Regional Gardening Reports :: National Gardening Association

In the Garden:
November, 2006
Regional Report

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A hillside of golden hostas, purple ornamental grasses, and chartreuse-leaved mophead hydrangeas leads to the Montreal Botanical Garden pagoda.

Autumn Tickles All Senses

Autumn is definitely my favorite five-senses season. Jewel-hued foliage flows from the ground skyward -- golden variegated hosta leaves and plumed ornamental grasses brighten a garden bed (Sight). Splashes of yellow, orange, purple, and crimson ash, sumac, sassafras, and dogwood shimmer in the horizon.

Even cloistered in a Vermonter train coach from Philadelphia to Burlington, Vermont, I revel in the late-autumn transformation -- from full, green-canopy trees in Pennsylvania through blue Connecticut marshes into northern architectural corridors of gray, cream, and black barks dappled with turning leaves.

At my cottage in Wayne, my ears perk up (Sound) when falling walnuts encased in spongy natural green hulls hit the roof ... thud, thud, thud, at all hours. In the grass, the dark tennis-ball look-alikes are a bit of a tripping hazard. They easily roll underfoot before I see to pick them up (Touch). A small collection of hull-less black walnuts sits on a windowsill waiting to be cracked, then added to oatmeal or cookie dough. (Taste).

Anyone with an oak nearby knows the click, click, click of acorns hitting the roof, sidewalk, patio, deck, yard. Of course, squirrels and chipmunks are busy stashing nuts and seeds; lots of bushy tails rounding corners, disappearing into ivy patches and behind shrub and tree branches. (Next time you watch a chipmunk, notice how it moves. The Ojibway/Algonquin Native Americans named this perky rodent "atchitamon" -- one who descends trees headfirst.)

The sound and whimsy of crispy leaves can stir our inner child. This morning I saw one middle-aged, well-dressed suburban commuter who couldn't resist their lure. He detoured from the sidewalk into the thick of crackling, brown oak leaves, then shuffled through them for nearly a block to the train station.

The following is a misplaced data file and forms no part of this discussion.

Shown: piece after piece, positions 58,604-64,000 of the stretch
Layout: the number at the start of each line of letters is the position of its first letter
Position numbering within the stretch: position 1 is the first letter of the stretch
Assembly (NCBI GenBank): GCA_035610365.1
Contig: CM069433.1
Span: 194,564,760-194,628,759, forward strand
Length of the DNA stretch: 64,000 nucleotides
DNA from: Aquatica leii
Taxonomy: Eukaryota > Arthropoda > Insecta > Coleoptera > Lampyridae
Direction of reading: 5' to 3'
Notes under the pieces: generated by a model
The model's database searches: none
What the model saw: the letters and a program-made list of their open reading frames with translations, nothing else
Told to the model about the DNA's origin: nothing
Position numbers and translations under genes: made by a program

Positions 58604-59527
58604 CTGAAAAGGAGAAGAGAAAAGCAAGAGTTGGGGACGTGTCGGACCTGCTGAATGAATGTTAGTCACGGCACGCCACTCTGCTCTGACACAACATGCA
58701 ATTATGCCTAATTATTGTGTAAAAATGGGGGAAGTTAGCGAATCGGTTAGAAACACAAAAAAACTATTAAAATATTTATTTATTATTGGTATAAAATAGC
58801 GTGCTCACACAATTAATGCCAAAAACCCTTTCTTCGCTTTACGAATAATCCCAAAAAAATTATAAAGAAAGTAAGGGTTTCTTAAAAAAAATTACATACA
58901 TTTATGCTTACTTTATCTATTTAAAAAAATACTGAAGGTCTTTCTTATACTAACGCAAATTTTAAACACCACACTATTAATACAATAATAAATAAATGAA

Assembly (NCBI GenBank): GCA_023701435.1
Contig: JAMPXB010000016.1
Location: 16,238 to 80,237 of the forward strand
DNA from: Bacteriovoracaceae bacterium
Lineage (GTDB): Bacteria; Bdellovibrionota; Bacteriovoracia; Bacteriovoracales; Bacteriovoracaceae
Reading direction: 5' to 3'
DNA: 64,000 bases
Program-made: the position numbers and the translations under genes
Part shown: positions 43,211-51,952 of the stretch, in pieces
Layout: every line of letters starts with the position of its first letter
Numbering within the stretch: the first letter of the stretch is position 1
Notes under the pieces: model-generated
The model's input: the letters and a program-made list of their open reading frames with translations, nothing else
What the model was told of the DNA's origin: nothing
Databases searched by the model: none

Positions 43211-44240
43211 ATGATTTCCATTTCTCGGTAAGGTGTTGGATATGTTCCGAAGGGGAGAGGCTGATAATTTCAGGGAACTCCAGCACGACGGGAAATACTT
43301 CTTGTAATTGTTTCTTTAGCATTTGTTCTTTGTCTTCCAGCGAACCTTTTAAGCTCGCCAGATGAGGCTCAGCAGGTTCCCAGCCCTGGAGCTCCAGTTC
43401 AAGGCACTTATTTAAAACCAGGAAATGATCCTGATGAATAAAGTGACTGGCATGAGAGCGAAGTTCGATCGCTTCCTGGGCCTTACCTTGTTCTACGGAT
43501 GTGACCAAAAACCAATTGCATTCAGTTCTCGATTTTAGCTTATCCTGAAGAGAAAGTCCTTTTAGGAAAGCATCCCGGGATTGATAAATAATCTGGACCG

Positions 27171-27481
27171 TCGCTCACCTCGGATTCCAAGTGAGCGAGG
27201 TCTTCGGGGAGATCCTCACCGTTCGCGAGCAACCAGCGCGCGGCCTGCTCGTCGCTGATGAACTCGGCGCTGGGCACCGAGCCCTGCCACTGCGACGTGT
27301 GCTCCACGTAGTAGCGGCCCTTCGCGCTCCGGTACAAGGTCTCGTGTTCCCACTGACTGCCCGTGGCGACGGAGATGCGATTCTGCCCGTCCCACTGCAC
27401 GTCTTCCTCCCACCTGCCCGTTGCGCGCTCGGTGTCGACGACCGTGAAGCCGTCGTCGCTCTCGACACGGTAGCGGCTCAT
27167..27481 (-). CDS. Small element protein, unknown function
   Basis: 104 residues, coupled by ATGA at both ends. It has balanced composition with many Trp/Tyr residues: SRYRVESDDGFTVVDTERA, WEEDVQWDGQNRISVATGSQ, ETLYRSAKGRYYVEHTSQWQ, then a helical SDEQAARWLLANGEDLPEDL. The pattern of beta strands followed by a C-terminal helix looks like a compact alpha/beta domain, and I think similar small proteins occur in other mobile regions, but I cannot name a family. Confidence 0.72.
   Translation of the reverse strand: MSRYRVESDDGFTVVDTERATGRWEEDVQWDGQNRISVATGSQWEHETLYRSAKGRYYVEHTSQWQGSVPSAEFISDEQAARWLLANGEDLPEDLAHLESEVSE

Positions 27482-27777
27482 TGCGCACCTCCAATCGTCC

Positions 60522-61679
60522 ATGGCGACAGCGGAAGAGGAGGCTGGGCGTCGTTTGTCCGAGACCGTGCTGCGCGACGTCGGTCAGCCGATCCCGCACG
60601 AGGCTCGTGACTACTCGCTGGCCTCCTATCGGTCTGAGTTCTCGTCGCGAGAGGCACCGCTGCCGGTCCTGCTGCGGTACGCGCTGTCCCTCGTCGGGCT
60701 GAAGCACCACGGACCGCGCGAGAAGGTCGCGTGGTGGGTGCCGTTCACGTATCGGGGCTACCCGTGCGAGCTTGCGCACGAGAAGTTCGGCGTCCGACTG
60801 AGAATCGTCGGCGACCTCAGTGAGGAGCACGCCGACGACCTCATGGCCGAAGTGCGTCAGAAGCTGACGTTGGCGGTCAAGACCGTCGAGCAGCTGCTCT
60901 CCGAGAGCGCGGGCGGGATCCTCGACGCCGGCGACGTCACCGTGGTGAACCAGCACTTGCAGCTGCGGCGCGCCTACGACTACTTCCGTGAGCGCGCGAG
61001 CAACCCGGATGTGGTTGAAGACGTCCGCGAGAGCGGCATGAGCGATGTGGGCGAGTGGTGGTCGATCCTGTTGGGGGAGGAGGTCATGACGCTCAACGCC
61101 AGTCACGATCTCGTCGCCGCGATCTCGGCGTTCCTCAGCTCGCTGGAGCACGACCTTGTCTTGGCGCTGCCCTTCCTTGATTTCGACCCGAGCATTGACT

Even my nose notices Indian summer (Smell). The burnt-sugar scent of Katsura (Cercidiphyllum japonicum) leaves reminds me of New Orleans pralines. While I'm keen to pocket and press the Ginkgo's golden leaves, the female tree's smashed seeds warn me off. Their fleshy pulp smells like vomit. Roasted, toasted, or boiled, Ginkgo nuts are an Asian favorite thought to have medicinal qualities. (They are not recommended for children under six.) In Philadelphia's Fairmount Park, Asian women wearing rubber gloves gather the smelly seeds. They soak them for several days to remove the odiferous flesh, then don gloves again to thoroughly wash the pulp away before cooking the seeds. Be careful if you try this at home. The seed pulp and liquid can cause minor skin irritation and mouth and stomach pain; eating green nuts can cause an allergic reaction.

In my container garden, three green 'Fourth of July' tomatoes hang on a vine, as yet unfazed by frost. I've been potting up dozens of small hydrangeas and miscellaneous perennials to overwinter under Reemay poly fabric in a protected spot. So far, I've used five wheelbarrows full of two-thirds ProMix BX all-purpose soilless mix and one-third humus plus Garden-Tone fertilizer, alfalfa meal, and kelp meal. The most important step is watering with liquid kelp to help transplants root well before winter.

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